The Big Steal, based on crime and western writer Richard Wormser's The Road to Carmichael's, is a road picture filmed on location in Tehuacan, Pueblo and at the Iverson Ranch.  A gentleman by the name of Fisk played by Patric Knowles (The Adventures of Robin Hood, Auntie Mame) is a very popular fellow.  His former fiance played by Jane Greer is most anxious to locate him and the $2,000 he "borrowed".  Robert Mitchum is after Fisk for reasons which are initially unclear, but may parallel Ms. Greer's somewhat.  Hot on Mitchum's tail is a door crashing, gun toting, hot headed William Bendix (The Blue Dahlia, Kill the Umpire).  When there's a door crashing, gun toting, hot headed guy following you, you just want to keep moving, but watch where you're going as you might bump into a fussy art dealer played by John Qualen (The Grapes of Wrath, Casablanca). 

These visitors to Mexico may well give tourists a bad name.  They lie, cheat, speed, shoot and make general nuisances of themselves all over the countryside.  None of their actions go unobserved as a very cool and smart official in the form of Inspector General Ortega played by Ramon Navarro (The Cat and the Fiddle, Ben-Hur: A Tale of the Christ) works his own agenda.

The great fun in The Big Steal is the relationship between Greer and Mitchum that begins with outright dislike and progresses to wary admiration then trust through their masterful way with wisecracks and innuendo.  The vigorous chase scenes and characterizations make The Big Steal a joy to watch.

TCM has a day of crime pictures on tap Tuesday, July 8th.  Check out The Big Steal scheduled for 4:15 pm.  It's a dandy!

Friday, June 27, 2014

MGM Blogathon: Three Godfathers (1936)

I'm thrilled to be taking part in the MGM Blogathon sponsored by Diana and Connie of Silver Scenes and running from June 26th - 29th.

MGM is justly renowned for its epics such as Ben-Hur: A Tale of the Christ and The Big Parade, its meticulously crafted costume dramas like Camille and Marie Antoinette, and its gloriously talent-stuffed musicals like Singin' in the Rain and The Wizard of Oz.  MGM is not the first studio that leaps to mind when considering that Hollywood staple, the western.

The studio's western output of the 1920s is barely more than a dozen features, but they can boost of a genuine genre star in Tim McCoy.  The real life sharpshooter and Native expert's storied career from soldier to film star to Ringling Brothers performer would be as interesting as any of his movies.  In the 1940s MGM's westerns were mainly used as buffoonish vehicles for Wallace Beery (Jackass Mail, The Bad Man).  They stepped up during the 1950s, a golden era for the genre, releasing a small but laudable group of titles including Devil's Doorway, Stars in My Crown, Westward the Women and The Naked Spur.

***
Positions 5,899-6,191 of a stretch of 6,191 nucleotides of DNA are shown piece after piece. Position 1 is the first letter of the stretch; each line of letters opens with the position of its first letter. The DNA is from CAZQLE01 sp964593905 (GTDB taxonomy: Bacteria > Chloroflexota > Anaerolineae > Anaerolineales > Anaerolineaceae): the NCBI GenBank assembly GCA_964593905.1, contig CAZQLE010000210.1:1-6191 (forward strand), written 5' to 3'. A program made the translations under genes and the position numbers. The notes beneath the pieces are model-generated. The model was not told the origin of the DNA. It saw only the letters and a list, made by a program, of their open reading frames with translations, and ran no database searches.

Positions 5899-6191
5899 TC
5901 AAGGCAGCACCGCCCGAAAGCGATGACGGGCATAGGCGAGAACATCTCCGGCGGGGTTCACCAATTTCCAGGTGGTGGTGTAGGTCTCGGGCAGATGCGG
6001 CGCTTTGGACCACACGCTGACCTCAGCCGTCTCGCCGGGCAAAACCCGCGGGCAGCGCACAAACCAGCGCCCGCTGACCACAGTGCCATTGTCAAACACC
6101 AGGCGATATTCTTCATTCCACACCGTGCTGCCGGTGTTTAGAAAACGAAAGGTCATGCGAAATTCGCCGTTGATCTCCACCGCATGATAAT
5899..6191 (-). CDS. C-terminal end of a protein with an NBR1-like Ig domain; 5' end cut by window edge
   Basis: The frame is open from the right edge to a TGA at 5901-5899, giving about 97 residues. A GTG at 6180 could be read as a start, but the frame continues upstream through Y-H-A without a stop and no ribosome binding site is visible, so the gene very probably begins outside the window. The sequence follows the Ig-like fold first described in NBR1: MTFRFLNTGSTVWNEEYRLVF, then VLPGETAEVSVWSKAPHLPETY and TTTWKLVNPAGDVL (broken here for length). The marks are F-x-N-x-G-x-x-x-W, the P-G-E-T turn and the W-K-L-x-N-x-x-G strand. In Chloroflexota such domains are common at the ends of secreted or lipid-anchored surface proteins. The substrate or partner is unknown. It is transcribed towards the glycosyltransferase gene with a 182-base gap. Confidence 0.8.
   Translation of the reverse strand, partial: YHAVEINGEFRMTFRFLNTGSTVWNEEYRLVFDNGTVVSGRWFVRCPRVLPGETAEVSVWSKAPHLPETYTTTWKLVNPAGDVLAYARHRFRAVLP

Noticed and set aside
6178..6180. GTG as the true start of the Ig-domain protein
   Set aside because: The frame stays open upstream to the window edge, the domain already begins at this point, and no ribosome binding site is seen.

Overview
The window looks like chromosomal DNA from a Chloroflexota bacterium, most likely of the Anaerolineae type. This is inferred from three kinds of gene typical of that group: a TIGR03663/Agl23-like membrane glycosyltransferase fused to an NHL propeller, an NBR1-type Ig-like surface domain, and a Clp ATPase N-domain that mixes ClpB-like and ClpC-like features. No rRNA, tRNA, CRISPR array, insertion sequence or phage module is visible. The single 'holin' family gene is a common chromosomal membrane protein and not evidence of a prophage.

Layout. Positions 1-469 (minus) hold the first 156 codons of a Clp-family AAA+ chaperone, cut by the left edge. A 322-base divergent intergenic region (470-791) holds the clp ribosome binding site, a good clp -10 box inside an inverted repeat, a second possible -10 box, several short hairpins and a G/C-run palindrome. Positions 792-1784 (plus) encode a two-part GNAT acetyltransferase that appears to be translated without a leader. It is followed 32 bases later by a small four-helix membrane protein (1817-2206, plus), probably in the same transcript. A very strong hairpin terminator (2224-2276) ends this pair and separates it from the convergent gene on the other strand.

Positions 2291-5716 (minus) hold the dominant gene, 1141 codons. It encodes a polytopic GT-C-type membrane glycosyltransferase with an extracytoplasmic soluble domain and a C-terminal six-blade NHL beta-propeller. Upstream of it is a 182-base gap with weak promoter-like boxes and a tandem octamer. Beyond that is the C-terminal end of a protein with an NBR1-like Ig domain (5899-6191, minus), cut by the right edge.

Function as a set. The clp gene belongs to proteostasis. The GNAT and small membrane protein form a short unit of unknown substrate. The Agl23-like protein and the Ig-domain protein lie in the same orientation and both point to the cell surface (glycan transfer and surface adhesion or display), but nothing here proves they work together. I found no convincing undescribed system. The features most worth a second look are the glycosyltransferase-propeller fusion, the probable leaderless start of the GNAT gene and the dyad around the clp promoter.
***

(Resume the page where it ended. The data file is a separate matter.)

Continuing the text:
MGM's western output in the 1930s was dismally sparse and included mainly musicals like the operetta The Girl of the Golden West with Jeanette MacDonald and Joan Crawford in Montana Moon, and comedies such as William Haines in Way Out West and Frank Morgan in Henry Goes Arizona.  However, in the middle of the decade MGM surprises us with a gritty and artistic version of a venerable story by Peter B. Kyne.

The timeless Christmas tale of redemption The Three Godfathers first published in 1913 is the story for which Peter Kyne is best remembered thanks to the many film versions beginning in 1916 with The Three Godfathers directed by Edward LeSaint up to television with 1974s The Godchild directed by John Badham.  William Wyler's Hell's Heroes in 1929 was the first sound version of the story.  You can read Jim Lane's excellent article on that film here.  The animated features 2002s Ice Age and 2003s Tokyo Godfathers owe more than a passing debt of gratitude to that long ago Saturday Evening Post serial.  Spoiler alert:  the discussion of the story and film here will make the bold assumption that you are familiar with The Three Godfathers either in its original form or from one of its many filmed adaption.

"Four Bad Men had ridden into Wickenburg that December afternoon, but only three rode out.  One of the three had a bullet hole through his left shoulder."

The Worst Bad Man, The Wounded Bad Man and The Youngest Bad Man make their way across a desert to elude a posse and come across a stranded and recently widowed young woman about to give birth.  The unfortunate woman asks the unholy trio to care for her child, placing most of her hope on The Youngest Bad Man.  The Wounded Bad Man is the first to realize that their young compatriot is the truest hope for the child as neither he nor The Worst Bad Man possess the strength to complete the arduous journey to civilization after the loss of their horses and potable water.  The Youngest Bad Man, a newcomer to the outlaw world, is also the purest of the trio and one The Wounded Bad Man hopes will be able to go forward and live a more blameless life for the sake of his fellows.